Definition - What does Liner Plant mean?
A liner plant is nothing more than a plant that arrives at a nursery in an immature state, and must be grown for one or more seasons before it can be sold.
MaximumYield explains Liner Plant
“Liner” is the term applied to plants that arrive at nurseries at a young age that cannot be sold as yet, and must be grown for a season or more in order to reach a larger size in order to be sold. A liner plant may be one of a set – liners range from trays including 36 cells all the way to trays holding 288 cells. The most common sizes used in the industry are 50 cells and 72 cells (used by wholesalers).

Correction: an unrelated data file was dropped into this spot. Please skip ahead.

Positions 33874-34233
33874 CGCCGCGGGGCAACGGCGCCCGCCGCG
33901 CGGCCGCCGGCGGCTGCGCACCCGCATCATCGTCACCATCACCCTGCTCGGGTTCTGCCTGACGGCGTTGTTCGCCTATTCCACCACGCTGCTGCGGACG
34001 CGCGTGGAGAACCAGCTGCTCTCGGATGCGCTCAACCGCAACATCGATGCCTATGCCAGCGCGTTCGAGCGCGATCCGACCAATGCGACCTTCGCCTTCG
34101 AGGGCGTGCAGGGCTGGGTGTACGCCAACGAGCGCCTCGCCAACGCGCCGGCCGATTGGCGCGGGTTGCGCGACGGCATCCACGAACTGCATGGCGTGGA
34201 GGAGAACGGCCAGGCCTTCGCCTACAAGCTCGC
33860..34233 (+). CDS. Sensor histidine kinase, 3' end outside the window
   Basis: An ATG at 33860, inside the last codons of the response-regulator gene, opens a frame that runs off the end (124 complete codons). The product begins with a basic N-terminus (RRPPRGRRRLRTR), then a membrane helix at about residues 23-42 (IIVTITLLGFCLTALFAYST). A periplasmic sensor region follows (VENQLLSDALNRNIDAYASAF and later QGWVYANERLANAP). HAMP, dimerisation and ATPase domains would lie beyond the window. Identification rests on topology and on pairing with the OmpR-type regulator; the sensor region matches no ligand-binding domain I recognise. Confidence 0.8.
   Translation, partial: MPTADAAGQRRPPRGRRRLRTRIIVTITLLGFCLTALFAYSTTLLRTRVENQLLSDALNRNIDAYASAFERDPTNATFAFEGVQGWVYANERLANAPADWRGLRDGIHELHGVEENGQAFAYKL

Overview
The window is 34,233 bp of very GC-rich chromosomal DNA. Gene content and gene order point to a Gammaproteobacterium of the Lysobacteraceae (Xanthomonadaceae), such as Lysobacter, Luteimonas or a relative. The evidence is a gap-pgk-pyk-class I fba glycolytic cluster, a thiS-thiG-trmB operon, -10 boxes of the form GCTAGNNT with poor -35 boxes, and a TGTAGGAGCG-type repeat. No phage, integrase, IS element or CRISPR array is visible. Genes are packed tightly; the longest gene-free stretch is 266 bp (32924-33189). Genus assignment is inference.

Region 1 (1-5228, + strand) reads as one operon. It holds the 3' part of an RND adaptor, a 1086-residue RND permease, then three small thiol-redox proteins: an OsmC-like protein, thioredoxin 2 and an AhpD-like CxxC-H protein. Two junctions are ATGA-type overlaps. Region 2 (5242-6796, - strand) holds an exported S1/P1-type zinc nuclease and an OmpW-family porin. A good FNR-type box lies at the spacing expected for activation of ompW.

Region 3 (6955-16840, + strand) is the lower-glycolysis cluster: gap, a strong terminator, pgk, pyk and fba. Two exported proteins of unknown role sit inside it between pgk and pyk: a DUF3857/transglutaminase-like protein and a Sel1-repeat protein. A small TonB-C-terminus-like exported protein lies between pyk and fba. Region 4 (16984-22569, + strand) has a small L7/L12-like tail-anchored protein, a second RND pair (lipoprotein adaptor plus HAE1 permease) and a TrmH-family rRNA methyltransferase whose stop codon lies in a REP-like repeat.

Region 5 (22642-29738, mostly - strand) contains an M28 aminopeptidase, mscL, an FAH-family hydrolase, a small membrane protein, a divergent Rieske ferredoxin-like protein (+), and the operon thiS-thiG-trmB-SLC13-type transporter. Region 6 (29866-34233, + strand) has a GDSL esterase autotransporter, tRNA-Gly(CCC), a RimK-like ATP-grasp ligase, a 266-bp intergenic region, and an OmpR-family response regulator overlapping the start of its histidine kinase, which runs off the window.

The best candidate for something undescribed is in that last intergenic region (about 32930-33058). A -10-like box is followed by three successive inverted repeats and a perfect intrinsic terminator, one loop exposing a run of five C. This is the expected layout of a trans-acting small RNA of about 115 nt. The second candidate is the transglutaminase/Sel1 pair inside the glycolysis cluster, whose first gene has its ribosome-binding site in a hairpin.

In most instances, a liner plant will arrive at the nursery as part of a group, and will then be repotted into another container. From this point, it will be grown, and may be repotted or replanted yet again. Note that liner plant can also be applied to trees – the term applies primarily to perennial, ornamental and woody plants. It is not used to apply to annual plants that will only last a single growing season.
Understand that the term liner plant and plug are not interchangeable, even though a plug is a type of liner plant. Instead, a plug is a plant grown within a tray. Liner plants are removed from the tray for further processing. Most plugs cannot be purchased alone, and many retailers require customers to purchase the entire tray. This makes plugs a better option for commercial landscaping companies or those responsible for grounds keeping.